Aperture priority, AV – mode (A on some cameras), is used when you want to set the aperture and have the camera determine the required shutter speed. This is my favourite mode, because it gives me control over the depth of field. This determines how much of my picture is in focus. If I want to isolate a subject, such as a flower or a portrait, then I can set a large aperture to keep the focus on my subject and make the background blurred. If, on the other hand, I want to my entire scene in focus, such as a landscape, then I will set a small aperture to give me a greater depth of focus. I will also use this mode when doing macro or close-up photography. In these situations, I am not really worried about the shutter speed. If it is too low, then I will use a tripod.
Shutter priority, TV mode (T on some cameras), is used when you want to control the shutter speed and leave the aperture determination to the camera. The shutter speed that you select will determine exactly how long the camera’s sensor is exposed to the light from the scene you are shooting. I use this when I want to capture fast moving objects such as birds in flight. I also use this setting when I want to blur a fast moving object by using a slow shutter speed. Similarly, to capture the silky nature of a waterfalls, I use TV mode to set a slow shutter speed. You do have to be a little careful, because if you set too slow a shutter speed, then any movement by you will show up as blur in your final image. For this reason, I recommend using a tripod for any situations where the shutter speed is very slow. The rule of thumb is that if your shutter speed is greater than the inverse of the lenses focal length then you should be using a tripod. For example if you are shooting a scene with a 200mm lens and you need to use a shutter speed that is less than about 1/200th of a second, then you should be using a tripod to support your lens, otherwise you risk having a blurry result from handshake.
Manual mode, or M, gives you the most control over your final image. It allows you to set both the shutter speed and the aperture value for your image’s exposure. You do have to remember that setting the wrong combinations will results in images that are too bright (overexposed) or too dark (underexposed). One way around this is to remember the sunny 16 rule. This basically says that on a clear, sunny day, using an aperture of f/16, you will get a correct exposure if you use a shutter speed that is the inverse of the ISO rating that you are using – ISO rating – what is that. Well, in the old days of film photography, it was a number assigned to represent the speed of the film, which was a technical way of saying the film’s sensitivity to light. The greater the ISO rating, the more sensitive the film was to light. In the same way, the ISO rating gives a measure of the sensitivity of the digital camera’s sensor to the light that falls on it when the shutter is opened. For example, if you are shooting at an ISO of 200, then the sunny sixteen rule says that you should shoot at f/16 at 1/200th of a second. If you maintain an aperture of f/16, then if you want to shoot, in manual mode, at a faster shutter speed, say 1/1000th of a second, then you will need to increase the ISO setting on your camera to 1000. What do you do if the day is not sunny, herein lies the concern. If you are shooting on overcast days, or even in the shade on sunny days, then the sunny 16 rule has to be modified. Obviously, less light means that you have to make the aperture bigger.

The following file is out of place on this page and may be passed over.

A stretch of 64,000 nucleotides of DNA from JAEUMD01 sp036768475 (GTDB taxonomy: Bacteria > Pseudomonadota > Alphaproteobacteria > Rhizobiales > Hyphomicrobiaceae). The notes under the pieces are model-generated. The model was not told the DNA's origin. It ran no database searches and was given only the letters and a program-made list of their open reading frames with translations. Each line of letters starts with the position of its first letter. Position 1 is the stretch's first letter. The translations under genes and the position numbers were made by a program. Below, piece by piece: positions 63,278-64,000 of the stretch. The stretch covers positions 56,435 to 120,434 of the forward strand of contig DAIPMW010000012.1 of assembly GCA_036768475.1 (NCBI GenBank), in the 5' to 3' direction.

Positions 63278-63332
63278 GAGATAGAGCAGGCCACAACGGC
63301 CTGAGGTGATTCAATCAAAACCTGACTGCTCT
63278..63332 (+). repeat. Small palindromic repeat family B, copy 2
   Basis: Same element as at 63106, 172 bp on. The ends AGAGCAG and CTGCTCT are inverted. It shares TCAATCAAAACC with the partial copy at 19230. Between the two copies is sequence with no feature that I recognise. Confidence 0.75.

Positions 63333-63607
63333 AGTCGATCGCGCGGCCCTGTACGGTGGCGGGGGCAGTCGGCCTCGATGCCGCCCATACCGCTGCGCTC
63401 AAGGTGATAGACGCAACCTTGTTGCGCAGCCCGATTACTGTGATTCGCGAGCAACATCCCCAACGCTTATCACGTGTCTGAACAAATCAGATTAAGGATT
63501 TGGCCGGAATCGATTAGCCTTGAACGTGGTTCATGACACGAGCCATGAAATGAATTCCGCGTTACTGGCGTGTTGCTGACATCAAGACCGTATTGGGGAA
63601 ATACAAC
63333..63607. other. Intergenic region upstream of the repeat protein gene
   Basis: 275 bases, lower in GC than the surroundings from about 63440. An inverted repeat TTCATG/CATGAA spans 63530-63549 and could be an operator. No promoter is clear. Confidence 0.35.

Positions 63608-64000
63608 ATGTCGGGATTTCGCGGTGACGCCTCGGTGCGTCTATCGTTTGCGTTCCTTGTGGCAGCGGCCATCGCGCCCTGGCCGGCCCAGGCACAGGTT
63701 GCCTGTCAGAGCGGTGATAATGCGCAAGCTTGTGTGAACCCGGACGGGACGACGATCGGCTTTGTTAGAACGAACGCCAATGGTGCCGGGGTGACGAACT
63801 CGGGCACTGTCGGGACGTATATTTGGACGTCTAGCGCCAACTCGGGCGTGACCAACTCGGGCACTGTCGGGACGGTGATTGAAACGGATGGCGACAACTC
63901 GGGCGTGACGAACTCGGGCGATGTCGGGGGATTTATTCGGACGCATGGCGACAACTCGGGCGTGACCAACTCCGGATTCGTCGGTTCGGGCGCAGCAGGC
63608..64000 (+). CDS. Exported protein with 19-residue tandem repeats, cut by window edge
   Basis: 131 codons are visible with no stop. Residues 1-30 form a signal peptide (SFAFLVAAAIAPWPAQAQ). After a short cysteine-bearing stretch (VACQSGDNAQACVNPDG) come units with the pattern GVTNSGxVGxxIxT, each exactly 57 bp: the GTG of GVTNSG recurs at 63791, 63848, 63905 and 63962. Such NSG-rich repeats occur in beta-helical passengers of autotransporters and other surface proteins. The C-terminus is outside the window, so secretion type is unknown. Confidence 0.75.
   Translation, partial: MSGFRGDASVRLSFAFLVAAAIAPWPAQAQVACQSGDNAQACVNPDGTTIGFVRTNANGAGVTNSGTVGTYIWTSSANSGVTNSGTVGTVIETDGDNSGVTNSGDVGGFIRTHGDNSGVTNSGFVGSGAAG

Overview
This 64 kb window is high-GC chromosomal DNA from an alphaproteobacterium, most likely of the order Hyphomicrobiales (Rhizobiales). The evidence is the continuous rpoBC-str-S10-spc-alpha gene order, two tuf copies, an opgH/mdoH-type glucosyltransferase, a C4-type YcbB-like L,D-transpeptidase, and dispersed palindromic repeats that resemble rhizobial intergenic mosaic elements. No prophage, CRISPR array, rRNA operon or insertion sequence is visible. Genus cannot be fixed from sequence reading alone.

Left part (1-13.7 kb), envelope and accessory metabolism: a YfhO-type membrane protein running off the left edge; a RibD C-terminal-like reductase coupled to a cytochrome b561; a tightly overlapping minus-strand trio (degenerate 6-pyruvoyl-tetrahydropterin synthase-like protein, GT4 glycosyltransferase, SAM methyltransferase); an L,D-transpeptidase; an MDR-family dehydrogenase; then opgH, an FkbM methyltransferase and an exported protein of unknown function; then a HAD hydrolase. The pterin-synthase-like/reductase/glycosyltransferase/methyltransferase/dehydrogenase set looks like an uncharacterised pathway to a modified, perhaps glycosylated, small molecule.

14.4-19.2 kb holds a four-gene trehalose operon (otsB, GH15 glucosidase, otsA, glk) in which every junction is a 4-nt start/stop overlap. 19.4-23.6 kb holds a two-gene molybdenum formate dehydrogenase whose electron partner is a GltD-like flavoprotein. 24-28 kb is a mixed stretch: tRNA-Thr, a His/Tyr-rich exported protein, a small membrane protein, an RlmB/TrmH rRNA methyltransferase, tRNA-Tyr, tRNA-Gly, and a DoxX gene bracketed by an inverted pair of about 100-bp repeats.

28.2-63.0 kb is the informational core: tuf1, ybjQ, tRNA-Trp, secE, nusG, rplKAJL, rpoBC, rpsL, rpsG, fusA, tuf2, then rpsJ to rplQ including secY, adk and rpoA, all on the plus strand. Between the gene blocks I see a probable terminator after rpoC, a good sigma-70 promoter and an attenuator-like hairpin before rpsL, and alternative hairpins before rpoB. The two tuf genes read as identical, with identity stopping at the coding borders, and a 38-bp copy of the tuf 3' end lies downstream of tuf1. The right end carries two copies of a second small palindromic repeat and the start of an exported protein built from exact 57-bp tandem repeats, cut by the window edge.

Why then would you want to use Manual mode? It is very handy when the lighting conditions can easily fool your in-camera light meter. For example, when shooting on beaches or in snowy conditions, your meter will often tend to give results that are less than adequate. Snow tends to reflect a lot of light, making your meter think that the scene is brighter than it is, resulting in underexposed images – the snow comes out grey or blue. You will also find it useful when shooting silhouettes against the sky.
While I have not covered all of the intricacies of using the Creative Zone on your digital camera, you can always find more on the web by searching using an appropriate set of search criteria. What you use is strictly up to you. If you do not find what you are looking for the first time, then try a different set of search words. I would recommend the following as places to start: Cameras Exposure Modes Simplified and The Creative Zone – Taking Your Photography to the Next Level.
If you are still shooting using an automatic or pre-programmed setting in the Basic Zone, I would encourage you to try the occasional photograph using the Creative Zone. I will almost guarantee that you will find that a whole new world of potentially creative imagery just waiting to be discovered.